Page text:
5. Shedrech

    Shedrech Volunteer Moderator

    Dec 15, 2012
    8,088
    Yorkshire
    Morning MaryK
    dad went into his care home earlier this year, so I appreciate how challenging it is to make this decision.
    I too had a choice between a home which which on the surface had all the current ideas for a good home - sensory room, that kind of thing (mind you it was not cheap), and had a waiting list - and one that was plainer (and cheaper) but still had a good feel about it and had an immediate opening.
    I chose the immediate as I too was really concerned about dad's safety.
    The other home called me days after offering a place - but I chose to stay with the first.
    I had read the CQC reports, must have missed that there was a question about one aspect for the current home - and shortly after dad went in there was a piece in the local paper over an issue that had been dealt with well a year before, but seemed to put the home in a bad light (I responded to it and set the record straight), Anyway, the home was recently inspected and got GOOD. I actually think that having to prove themselves had made them overall a more sound ship.
    Most importantly for me, I am happy with the care they provide - dad has been challenging, but they treat him well.
    So - I agree - go with your gut feeling - because you have done all the groundwork, so it is not just a flippant choice.
    Maybe pay another unannounced visit at an awkward time - a meal time, early morning, evening - just to see how they react. In dad's home, a family with young children 'popped in' for a look around at 7.30 in the evening. I watched the staff member who opened the door (one of the senior carers, the manager had gone home) - she did show a little surprise, then welcomed them in and organised a tour. That's what should happen in any home that has confidence in itself.
    Very best wishes to you all
     
  6. fizzie

    fizzie Registered User

    Jul 20, 2011
    2,731
    As people have said the CQC reports are sometimes out of date but they are very useful guidelines. You could ask social services about the previous issue - tell the social worker you are concerned and could she give you more information and see what she says. I agree to make one more unannounced visit would be a good idea - possibly first thing in the morning or even on a Sunday - just to check there are enough staff and that residents are engaged. The staff numbers at key times are a real indicator of whether or not the home can cope.

    As long as you can keep a close eye on how your Mother is settling and have an open mind about moving her if there are any big issues then given the health and worries of the immediate family I would trust my gut instincts.
     
  7. Tin

    Tin Registered User

    May 18, 2014
    4,815
    UK
    I think once cqc has a particular care home in their sights, the care home ups their game and rectifies any shortcomings. Don't think any home gets 100%, but I should imagine this particular care home is doing their very best to keep standards of care high on the agenda. Can't hurt if the whole family involved in the decision making have another visit asap.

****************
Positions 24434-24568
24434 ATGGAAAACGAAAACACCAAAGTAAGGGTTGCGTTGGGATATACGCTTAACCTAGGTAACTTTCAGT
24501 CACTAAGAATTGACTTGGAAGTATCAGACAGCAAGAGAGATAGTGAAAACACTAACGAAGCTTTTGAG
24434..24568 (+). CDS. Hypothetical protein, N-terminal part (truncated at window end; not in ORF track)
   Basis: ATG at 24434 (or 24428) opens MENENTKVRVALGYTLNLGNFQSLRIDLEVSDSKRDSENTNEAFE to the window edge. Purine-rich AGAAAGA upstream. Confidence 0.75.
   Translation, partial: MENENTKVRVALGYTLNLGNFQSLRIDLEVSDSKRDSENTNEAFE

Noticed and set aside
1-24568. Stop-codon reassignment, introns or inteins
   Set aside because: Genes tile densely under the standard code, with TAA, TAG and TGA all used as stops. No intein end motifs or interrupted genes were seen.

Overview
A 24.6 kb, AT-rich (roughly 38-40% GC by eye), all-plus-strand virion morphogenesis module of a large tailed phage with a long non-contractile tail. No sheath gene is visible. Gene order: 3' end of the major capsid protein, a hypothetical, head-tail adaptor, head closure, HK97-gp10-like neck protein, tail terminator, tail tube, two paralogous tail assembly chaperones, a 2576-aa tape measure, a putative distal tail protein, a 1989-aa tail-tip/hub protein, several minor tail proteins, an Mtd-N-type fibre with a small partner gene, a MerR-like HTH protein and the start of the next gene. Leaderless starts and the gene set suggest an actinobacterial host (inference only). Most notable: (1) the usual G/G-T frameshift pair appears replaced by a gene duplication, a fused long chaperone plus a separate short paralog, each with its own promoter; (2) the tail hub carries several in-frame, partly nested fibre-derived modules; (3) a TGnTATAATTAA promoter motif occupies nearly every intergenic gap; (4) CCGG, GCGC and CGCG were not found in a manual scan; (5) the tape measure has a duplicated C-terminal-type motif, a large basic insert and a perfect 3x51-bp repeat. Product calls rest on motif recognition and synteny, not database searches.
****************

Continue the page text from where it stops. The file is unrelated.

8. Spamar

    Spamar Registered User

    Oct 5, 2013
    6,987
    Suffolk
    Care homes depend on their managers. If he/she started after the cqc report, the home has probably changed for the better and will probably stay that way but look out for temporary managers, often they've taken over from bad managers but have no incentive to really get the place sorted ( this happened to me).
     
  9. maryk

    maryk Registered User

    Oct 25, 2015
    4
    Update

    Thankyou all so much for responding to my post, and please accept my apologies for the late acknowledgement.
    Just to update you all we didnt go with that particular care home , as when my sister and I took mum for lunch there, it just didnt seem the right place for her.
    We visited a place that has only been open since Feb this year, and mum moved in about 10 days ago. The room is lovely and the staff are very caring, but some of the residents are further into the illnes than mum is and it unnerves her. On the whole she has settled better than we thought she would, but she still gets confused and upset. There are few residents she can have a normal conversation with, so although she is integrating we often find her just sitting looking upset and confused.The staff are really good, and they took her upstairs to the purely residential floor for an afternoon,, where she could have a normal conversation . She seems to have deteriorated a lot in just a short time, and now im tormenting myself about if we should have kept her at home and stepped up the care. She has been visited every day, and I took her great grandchildren today for an hour, she has a fantastic relationship with them and was so happy. She was fine when we left her about 5.30pm after we had sat with her while she had tea, we had taken her back to her room ( at her request)and she was sat quite happily watching tv when we kissed her goodbye, and she waved us off.
    My sister called in just an hour later at 6.30pm , and mum was sat crying in her room, very confused, said no one had been for her to go for tea and she didnt know where she was or where she was supposed to go. I know its the dementia and it will get worse, its just the not knowing if she would have been the same in her flat, or is it the move and being with people more advanced that has caused the decline. No easy answers I know :confused:, I just wanted to update and say thankyou for your previous replys.
     

Share This Page

  1. This site uses cookies to help personalise content, tailor your experience and to keep you logged in if you register.
    By continuing to use this site, you are consenting to our use of cookies.
  1. This site uses cookies to help personalise content, tailor your experience and to keep you logged in if you register.
    By continuing to use this site, you are consenting to our use of cookies.